Here it is day four of National Health IT Week and there have been lots of interesting things to talk about and be excited for the prospects of Health IT up to this point: EHRs capturing lots of great data; analytics and predictive modeling to discover insights we’ve not been able to have previously; and where the hype of big data meets reality. But having access to data and being able to do cool things with it to deliver higher value care is only half the story – the other half is how our reimbursement system is also changing to align financial incentives with quality and value.
We’re seeing the early beginnings of value-based reimbursement changing behavior, with one of the more intriguing being the Center for Medicare and Medicaid Services (CMS) Hospital Readmission Reduction Program (HRRP). Under this program, CMS calculates a risk-adjusted ‘expected readmission rate’ for each hospital in the country for congestive heart failure (CHF), acute myocardial infarction (AMI) and pneumonia. If a hospital’s actual readmission rate exceeds the expected rate, their Medicare reimbursements are penalized for the following year by up to 1% in 2013, 2% in 2014, and 3% in 2015. Given that hospitals typically receive 50% or more of their revenue from CMS, these penalties rapidly add up to real money and are prompting meaningful action on the part of hospitals to understand the causes of readmissions and address them proactively. But what’s intriguing is to get beyond thinking of the HRRP as a penalty-imposing program, and instead think of it as an outcomes-based reimbursement program.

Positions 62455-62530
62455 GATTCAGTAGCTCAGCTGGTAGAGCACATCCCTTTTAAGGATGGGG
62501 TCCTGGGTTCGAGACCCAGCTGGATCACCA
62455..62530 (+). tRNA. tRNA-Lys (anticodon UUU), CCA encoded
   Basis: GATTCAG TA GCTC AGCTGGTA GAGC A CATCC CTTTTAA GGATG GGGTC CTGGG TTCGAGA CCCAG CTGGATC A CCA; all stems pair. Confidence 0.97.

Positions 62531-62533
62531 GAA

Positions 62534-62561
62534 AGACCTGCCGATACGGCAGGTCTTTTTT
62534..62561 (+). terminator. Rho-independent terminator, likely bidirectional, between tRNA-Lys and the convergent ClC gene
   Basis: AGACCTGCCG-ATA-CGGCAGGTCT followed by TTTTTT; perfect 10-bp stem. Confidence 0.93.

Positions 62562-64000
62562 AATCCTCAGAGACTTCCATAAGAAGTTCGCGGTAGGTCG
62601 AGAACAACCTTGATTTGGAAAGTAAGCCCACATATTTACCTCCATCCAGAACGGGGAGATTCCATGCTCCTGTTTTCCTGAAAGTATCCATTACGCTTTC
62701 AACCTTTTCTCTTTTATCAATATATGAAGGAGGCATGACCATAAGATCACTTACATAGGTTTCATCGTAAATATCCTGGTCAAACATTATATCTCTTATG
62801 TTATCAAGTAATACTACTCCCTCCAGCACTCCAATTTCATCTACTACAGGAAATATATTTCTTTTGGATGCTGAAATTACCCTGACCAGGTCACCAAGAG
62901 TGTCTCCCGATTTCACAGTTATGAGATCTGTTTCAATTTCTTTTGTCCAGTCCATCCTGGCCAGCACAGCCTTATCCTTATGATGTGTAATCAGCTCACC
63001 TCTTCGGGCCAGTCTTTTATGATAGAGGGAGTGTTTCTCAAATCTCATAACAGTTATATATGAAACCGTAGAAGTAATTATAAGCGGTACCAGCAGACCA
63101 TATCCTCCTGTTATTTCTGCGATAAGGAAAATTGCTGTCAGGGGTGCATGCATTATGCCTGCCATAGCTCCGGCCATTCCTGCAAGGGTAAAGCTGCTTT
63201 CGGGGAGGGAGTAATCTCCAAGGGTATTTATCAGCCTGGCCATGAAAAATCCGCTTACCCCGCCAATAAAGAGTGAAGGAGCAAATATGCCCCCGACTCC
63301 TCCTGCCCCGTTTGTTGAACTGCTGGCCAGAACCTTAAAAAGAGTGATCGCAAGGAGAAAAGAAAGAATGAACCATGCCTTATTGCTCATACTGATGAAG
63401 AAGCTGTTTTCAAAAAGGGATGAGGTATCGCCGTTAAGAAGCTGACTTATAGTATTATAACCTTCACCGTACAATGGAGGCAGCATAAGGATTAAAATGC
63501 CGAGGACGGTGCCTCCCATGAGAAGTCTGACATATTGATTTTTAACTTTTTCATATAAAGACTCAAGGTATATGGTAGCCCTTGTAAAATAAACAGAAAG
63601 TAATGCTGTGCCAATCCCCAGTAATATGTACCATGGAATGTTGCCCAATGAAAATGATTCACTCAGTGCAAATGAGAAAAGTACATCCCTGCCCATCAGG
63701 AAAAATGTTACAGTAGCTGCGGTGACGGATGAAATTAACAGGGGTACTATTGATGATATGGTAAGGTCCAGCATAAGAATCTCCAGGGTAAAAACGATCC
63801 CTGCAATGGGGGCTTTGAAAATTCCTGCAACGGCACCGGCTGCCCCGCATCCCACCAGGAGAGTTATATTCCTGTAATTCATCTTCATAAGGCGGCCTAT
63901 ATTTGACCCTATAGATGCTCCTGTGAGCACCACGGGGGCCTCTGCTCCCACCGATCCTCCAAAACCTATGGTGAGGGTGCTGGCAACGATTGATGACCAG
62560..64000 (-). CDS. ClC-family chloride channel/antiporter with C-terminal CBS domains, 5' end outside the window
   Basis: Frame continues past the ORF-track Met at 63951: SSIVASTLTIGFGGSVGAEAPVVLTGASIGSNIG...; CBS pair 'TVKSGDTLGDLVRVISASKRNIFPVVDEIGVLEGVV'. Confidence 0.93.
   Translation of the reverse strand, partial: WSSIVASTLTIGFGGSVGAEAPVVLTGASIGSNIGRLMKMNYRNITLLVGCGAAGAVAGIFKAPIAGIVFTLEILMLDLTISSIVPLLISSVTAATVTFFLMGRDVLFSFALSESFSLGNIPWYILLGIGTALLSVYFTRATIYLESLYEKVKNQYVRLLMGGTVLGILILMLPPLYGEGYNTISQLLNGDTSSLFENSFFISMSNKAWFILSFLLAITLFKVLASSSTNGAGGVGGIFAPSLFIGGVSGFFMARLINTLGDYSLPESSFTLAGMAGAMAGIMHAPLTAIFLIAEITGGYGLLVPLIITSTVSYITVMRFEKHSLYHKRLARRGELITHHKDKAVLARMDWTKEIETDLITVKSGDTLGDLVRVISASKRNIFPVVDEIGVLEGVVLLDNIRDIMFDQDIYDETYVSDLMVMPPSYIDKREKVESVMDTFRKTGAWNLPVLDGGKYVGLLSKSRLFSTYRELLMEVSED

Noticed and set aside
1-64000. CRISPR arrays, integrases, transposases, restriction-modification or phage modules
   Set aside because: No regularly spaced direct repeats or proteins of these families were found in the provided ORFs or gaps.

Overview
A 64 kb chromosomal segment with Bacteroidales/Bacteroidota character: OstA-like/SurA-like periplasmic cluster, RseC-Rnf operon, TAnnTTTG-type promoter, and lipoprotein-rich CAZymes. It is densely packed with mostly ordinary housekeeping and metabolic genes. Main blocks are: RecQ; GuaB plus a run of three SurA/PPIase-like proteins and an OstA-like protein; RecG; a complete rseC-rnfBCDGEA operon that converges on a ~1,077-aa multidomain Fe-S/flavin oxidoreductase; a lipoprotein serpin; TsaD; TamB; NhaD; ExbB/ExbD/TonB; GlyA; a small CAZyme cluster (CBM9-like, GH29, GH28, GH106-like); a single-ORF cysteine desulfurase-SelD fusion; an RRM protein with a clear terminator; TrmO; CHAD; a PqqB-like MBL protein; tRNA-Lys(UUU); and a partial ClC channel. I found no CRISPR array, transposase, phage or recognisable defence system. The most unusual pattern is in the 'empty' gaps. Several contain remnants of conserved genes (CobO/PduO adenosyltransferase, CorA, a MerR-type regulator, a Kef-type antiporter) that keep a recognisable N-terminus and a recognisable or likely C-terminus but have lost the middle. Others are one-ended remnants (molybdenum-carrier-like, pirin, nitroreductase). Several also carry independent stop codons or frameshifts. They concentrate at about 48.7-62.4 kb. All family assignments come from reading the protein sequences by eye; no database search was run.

What CMS has really done is effectively say the payment for a CHF admission, for example, is not just for the individual admission, but rather a payment to keep the patient out of the hospital for the next 30 days. And not just keep them out of the hospital for CHF, but for any reason since ‘readmission’ is all-inclusive of most any reason for the readmission and not limited to just the original reason for discharge. This requires some radical rethinking of how hospitals and health systems measure quality and value, since it brings to bear things they have traditionally had little control over such as patient compliance with discharge instructions and adherence to best-practices by physicians in the community. Even though it may not be directly under the hospital’s control, hospitals for the first time have a meaningful financial incentive to encourage patients and others to ensure appropriate follow-up care and activities are accomplished.
Tomorrow we will be a quick wrap-up and a pat on the back for all the tireless effort of an entire industry in the midst of unprecedented change.